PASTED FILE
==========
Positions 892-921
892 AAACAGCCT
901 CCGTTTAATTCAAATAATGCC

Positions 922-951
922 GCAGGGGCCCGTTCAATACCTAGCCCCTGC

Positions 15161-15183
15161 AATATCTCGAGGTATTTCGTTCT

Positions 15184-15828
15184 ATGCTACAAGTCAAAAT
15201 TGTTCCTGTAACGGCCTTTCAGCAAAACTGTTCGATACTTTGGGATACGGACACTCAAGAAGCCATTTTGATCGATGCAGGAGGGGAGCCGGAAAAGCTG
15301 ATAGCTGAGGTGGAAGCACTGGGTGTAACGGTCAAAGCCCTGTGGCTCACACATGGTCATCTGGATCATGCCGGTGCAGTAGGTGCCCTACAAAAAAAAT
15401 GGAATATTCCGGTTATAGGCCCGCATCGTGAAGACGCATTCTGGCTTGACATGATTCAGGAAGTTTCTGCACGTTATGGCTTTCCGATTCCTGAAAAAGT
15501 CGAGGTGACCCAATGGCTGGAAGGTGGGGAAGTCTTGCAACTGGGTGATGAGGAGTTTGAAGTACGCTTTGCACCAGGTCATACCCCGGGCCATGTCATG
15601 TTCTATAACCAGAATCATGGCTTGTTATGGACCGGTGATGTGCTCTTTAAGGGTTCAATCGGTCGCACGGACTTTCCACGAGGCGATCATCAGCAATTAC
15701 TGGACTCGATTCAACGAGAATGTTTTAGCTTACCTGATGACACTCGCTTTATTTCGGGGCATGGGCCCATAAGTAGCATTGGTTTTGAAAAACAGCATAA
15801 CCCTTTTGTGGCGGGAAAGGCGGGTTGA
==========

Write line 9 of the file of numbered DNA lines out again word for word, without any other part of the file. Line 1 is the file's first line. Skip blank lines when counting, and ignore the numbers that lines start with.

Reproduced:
15184 ATGCTACAAGTCAAAAT